Why it matters: Security analysts at SRLabs have found a way to exploit Google and Amazon smart speakers to phish and eavesdrop on users. To do this, researchers uploaded seemingly harmless Alexa Skills and Google Actions and tested to see if their methods worked.
In a demonstration video, an SRLabs researcher asks a Google Home for a random number, which it produces and voices. However, even though the action seemed to be complete, the program continued listening. A third-party computer then received a transcription of anything said.
For Alexa, the analysts created a simple horoscope skill (below). The analyst asks Alexa for a "lucky" reading, and Alexa queries for her zodiac sign. After answering, the device begins relaying the related horoscope reading while still listening through the mic. Even when told to stop the action, Alexa continues to monitor the sounds in the room and sends them to the receiving software.
SRLabs methods in all cases relied on a flaw that allowed them to continuously feed the smart speakers a series of characters (U+D801, dot, space) that they cannot verbalize. This algorithm keeps the communication channel for both speaking and listening open, even though the device remains silent.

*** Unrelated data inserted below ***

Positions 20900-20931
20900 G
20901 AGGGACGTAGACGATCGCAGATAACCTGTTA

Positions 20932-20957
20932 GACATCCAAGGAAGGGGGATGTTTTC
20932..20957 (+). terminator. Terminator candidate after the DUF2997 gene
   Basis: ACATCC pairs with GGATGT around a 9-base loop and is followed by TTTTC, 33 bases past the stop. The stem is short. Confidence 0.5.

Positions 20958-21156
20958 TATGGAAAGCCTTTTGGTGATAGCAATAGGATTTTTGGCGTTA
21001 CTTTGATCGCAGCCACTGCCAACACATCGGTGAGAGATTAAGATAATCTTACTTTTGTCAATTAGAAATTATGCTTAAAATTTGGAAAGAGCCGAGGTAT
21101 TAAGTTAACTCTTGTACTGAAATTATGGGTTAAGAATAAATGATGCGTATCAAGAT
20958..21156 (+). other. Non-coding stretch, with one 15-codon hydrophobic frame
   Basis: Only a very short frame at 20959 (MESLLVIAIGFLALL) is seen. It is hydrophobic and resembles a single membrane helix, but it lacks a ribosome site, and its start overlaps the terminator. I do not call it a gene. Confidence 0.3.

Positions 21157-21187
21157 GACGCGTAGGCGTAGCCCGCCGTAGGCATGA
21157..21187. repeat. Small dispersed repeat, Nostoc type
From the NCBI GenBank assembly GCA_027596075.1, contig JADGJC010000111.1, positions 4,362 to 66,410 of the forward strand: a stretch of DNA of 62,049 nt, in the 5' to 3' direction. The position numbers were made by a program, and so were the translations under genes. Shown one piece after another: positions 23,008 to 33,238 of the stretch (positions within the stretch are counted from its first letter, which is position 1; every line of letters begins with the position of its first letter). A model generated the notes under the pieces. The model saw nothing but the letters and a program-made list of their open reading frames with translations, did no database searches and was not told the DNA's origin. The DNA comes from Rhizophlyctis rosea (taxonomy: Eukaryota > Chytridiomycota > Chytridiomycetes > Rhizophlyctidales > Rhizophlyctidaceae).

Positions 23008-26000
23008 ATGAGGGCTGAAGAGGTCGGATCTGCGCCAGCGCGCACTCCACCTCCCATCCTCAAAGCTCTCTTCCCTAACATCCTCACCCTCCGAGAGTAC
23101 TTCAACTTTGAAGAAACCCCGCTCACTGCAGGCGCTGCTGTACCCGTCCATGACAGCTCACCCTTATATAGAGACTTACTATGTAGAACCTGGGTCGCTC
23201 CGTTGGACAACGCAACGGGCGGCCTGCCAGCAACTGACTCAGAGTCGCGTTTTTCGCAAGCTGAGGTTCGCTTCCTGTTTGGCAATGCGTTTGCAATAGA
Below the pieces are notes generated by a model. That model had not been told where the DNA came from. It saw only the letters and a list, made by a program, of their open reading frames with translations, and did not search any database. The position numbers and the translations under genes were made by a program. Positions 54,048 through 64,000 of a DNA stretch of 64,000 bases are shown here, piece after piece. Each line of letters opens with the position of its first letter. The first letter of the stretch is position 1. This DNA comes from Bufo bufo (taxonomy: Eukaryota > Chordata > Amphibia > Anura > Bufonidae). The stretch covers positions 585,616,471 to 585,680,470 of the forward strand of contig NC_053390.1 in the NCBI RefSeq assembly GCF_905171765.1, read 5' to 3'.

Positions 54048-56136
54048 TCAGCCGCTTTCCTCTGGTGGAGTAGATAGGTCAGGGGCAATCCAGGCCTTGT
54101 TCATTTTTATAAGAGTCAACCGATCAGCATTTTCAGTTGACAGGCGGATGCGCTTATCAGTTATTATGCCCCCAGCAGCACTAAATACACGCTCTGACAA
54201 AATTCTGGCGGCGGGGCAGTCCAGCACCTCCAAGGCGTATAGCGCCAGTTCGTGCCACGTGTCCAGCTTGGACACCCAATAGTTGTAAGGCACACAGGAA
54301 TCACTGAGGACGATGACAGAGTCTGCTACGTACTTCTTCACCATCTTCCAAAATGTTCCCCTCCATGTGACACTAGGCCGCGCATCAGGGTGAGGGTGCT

Google and Amazon carefully examine smart speaker software before allowing it on their platforms, but they are not as careful with updates. Malicious parties can easily add spyware to patches for the apps without notice, which is precisely what the researchers did for US versions. In German iterations of the same malware, SRLabs was able to get approval without the subterfuge.
The analysts warned both companies well before making the security flaws public on Monday. It also posted several videos to YouTube showing the software in action. There is no evidence suggesting anyone other than the research team has used these exploits.
Because of the findings, Amazon has implemented countermeasures to detect and prevent skills from being misused this way. Likewise, Google said that it has updated its review process to look for this type of behavior and will remove any actions that violate its operating procedures.
“All Actions on Google are required to follow our developer policies, and we prohibit and remove any Action that violates these policies,” a Google spokesperson told Ars Technica. “We have review processes to detect the type of behavior described in this report, and we removed the Actions that we found from these researchers. We are putting additional mechanisms in place to prevent these issues from occurring in the future.”